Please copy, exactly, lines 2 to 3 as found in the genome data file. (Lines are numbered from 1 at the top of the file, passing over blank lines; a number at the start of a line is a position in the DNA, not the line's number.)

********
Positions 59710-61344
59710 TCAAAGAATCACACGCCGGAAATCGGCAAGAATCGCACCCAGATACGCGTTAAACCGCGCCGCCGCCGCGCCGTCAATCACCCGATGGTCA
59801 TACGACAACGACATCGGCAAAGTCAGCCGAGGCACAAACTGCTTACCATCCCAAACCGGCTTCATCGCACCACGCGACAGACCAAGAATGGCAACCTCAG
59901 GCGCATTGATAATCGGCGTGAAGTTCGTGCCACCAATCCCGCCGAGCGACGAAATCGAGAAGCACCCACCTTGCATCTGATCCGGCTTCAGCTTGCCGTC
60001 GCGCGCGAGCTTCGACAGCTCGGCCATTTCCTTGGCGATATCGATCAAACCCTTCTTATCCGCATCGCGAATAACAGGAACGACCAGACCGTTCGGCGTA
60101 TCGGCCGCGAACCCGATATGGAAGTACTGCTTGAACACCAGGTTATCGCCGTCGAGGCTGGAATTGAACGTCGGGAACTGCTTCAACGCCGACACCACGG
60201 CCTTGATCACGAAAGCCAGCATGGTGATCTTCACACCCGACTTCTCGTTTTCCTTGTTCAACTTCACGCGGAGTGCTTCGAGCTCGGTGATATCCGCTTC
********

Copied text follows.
59710 TCAAAGAATCACACGCCGGAAATCGGCAAGAATCGCACCCAGATACGCGTTAAACCGCGCCGCCGCCGCGCCGTCAATCACCCGATGGTCA
59801 TACGACAACGACATCGGCAAAGTCAGCCGAGGCACAAACTGCTTACCATCCCAAACCGGCTTCATCGCACCACGCGACAGACCAAGAATGGCAACCTCAG